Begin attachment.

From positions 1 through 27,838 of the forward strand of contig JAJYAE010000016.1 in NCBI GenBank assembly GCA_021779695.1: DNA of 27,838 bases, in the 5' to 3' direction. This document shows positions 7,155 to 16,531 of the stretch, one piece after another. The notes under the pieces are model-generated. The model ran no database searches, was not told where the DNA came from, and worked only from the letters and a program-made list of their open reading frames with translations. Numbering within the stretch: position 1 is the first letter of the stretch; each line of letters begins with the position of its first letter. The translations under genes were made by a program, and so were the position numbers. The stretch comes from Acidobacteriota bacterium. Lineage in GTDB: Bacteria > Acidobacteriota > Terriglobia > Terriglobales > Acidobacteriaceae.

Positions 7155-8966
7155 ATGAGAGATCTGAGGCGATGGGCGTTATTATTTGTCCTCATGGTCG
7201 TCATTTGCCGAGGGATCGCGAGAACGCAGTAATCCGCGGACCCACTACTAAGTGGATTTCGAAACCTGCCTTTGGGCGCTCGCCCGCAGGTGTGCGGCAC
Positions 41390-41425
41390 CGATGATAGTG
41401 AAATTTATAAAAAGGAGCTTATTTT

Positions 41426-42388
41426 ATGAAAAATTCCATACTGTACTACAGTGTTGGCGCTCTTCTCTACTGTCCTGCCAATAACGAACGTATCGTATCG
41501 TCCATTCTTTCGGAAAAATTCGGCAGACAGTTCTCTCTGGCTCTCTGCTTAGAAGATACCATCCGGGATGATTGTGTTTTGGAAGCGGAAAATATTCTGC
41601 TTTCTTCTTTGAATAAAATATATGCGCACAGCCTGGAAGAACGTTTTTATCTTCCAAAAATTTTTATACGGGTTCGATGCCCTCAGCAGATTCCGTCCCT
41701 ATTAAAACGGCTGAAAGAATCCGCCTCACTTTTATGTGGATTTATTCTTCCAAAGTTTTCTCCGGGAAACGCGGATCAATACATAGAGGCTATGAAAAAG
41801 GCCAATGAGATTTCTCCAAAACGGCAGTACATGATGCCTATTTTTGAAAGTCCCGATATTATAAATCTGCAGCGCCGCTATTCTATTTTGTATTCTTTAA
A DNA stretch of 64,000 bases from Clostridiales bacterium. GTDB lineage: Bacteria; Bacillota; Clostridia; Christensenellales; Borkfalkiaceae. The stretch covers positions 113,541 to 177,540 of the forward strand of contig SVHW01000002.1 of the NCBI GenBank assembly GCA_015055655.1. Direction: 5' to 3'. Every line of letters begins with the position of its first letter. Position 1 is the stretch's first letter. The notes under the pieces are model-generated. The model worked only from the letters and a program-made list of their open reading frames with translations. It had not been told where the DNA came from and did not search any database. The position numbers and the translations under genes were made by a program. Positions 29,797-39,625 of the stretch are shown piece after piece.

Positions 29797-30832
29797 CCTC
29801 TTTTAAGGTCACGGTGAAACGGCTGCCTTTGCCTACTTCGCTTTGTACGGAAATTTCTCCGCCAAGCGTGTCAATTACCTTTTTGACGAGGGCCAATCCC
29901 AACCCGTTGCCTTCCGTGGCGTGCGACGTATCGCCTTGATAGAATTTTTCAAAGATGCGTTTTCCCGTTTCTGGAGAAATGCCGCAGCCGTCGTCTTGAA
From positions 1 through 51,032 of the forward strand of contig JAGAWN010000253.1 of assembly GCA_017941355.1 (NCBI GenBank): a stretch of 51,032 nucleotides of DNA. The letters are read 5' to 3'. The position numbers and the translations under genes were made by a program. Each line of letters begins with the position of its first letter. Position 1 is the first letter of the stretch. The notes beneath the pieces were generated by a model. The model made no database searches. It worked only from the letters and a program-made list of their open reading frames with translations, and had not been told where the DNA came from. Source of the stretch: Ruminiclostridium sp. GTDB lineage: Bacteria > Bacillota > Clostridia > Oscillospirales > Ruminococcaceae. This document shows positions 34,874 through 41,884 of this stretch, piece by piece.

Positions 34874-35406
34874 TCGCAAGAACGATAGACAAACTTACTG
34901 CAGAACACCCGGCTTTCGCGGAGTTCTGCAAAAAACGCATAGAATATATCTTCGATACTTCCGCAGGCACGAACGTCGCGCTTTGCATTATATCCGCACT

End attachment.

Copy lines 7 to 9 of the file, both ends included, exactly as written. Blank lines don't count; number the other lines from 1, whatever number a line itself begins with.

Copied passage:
41401 AAATTTATAAAAAGGAGCTTATTTT

Positions 41426-42388
41426 ATGAAAAATTCCATACTGTACTACAGTGTTGGCGCTCTTCTCTACTGTCCTGCCAATAACGAACGTATCGTATCG